Every one of these things that we know leads to significant social, emotional and economic burden to individuals, families and the healthcare system.
Precision medicine in literature has been defined as a novel approach for disease treatment and prevention that considers the genetic information, environment and lifestyle of each patient to ultimately establish specific strategies based on these factors and eliminating unnecessary diagnostic testing and therapies.
More basically, Precision healthcare is often expressed as the right treatment for the right patient at the right time but in implementation, it must be viewed as so much more than that. It is the choice of the right test with the right support for the right patient at the right time, the delivery of the right treatment with the right support for the right patient at the right time and the right support post treatment or the right re-testing at the right time.
For precision healthcare to deliver the ‘right’ result, it cannot be simply about the clinical experience for the patient. There are a lot of ‘rights’ in that statement so who determines what is right. Everyone in this room has a role to play in its delivery but at the centre must be the patient. And the patient as an equal participant in their health journey and decision making. Patient centred care is not about putting the patient in the centre so experts can circle around with the best of intentions making decisions that are believed to be in the patient’s best interests.
Precision healthcare by definition is more holistic than that.
Precision healthcare is not about technologies and infrastructure, data and process, medicines and treatments. It’s about people. We are about to embark on a day of discovery, a day of discussion and the beginning of new relationships. What we achieve here must be anchored by the needs of patients, families and communities. Every discussion must be underpinned by asking — will this produce better outcomes for patients, will this bring improved quality of life.
This isn’t a day of perfection or certainty, so as a friend of mine who happens to be here today once said, this requires egos left at the door, special interests and agendas at the door and disease types and condition expertise at the door. Today we come together in partnership to progress the impact that precision health is having, can have and will have on people and their families.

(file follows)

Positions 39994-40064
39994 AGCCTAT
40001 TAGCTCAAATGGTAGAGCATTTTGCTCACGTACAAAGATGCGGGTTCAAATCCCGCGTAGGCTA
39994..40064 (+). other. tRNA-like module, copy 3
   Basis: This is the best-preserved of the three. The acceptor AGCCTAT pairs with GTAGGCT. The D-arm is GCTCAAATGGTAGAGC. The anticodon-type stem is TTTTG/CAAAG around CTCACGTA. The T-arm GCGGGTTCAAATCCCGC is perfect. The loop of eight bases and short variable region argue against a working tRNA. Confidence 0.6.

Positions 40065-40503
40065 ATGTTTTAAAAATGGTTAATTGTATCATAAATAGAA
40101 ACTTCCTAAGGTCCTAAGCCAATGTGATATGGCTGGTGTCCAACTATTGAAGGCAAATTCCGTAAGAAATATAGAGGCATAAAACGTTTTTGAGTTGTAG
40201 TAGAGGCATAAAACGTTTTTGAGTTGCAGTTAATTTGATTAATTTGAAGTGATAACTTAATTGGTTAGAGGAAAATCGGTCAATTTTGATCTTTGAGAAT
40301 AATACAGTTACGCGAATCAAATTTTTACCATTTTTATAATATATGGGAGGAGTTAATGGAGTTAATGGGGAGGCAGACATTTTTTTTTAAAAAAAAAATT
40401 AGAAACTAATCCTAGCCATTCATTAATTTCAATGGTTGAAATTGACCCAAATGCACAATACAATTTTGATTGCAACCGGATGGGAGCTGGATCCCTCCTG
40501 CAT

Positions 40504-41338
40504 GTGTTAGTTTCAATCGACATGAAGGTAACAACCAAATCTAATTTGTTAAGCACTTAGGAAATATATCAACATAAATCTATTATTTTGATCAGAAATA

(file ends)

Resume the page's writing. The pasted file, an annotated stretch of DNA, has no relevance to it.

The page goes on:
Today we are all representatives of the people but we have some expert voices to bring the patient voice to each of our discussion topic areas and I’d like to introduce them to you. I’ll let you to figure out who I was quoting. I welcome
Paige Preston: Paige is Advocacy and Policy Senior Manager at Lung Foundation Australia and has extensive policy as well as academic experience.
Jo Root: Jo is the Policy Director at Consumer Health Forum. Jo has been involved in Health policy since 1990 and is passionate about the consumer voice and advocating for patients.
Dr Kris Elvidge,. With more than 20 years in the research field – five of those in the childhood dementia sphere Kris’s expertise, working closely with people impacted by Childhood Dementia lies in enabling medical research organisations to invest in the best science to develop effective therapies.
Bruce Goodwin is a Director of Rare Cancers Australia, a charity dedicated to rare cancer awareness and support and with a purpose to improve the lives and health outcomes of Australians living with rare and less common (RLC) cancers.
Together, we have the privilege of sharing our lives and our work with people and families who we fight for, who hope for change and improved quality of life from advances in genomics and precision healthcare. We, like our community have travelled different paths, and today our voice represents the diversity and common experience of the patient and community voice and we are looking forward to joining our voices with all of yours.
As you are aware there are 5 keys areas for discussion. Each one focused on areas critical to the implementation and optimisation of precision health care. Each table has a range of experience and perspectives to challenge what we know and what we do and to look to the future. The risk is that we will all enjoy a stimulating discussion, without a personal commitment to action. We’ll find ourselves asking the same questions in a year’s time. Whether today is a beginning or progression, it cannot end here. We must commit to change and collaborating for change that will make a difference to people’s lives and possibilities.
Thank you to lnGeNA for bringing us all here together, to actively explore what success looks like and the path to achieve it. The price of inaction is too high as our patient community continues to pay with their lives in length or quality. Today we bring the fight to you, we ask you to join us to overcome what can seem like insurmountable odds. We can’t do it alone, none of us can. We need each other to realise the potential of precision medicine. Today we are at the front and just like 82 years ago, as Winston Churchill also said, a collaborative and continuous effort, not strength or intelligence is the key to unlocking our potential.
These discussion papers were circulated to attendees ahead of the roundtable, as preparation for the conversations on each themed table.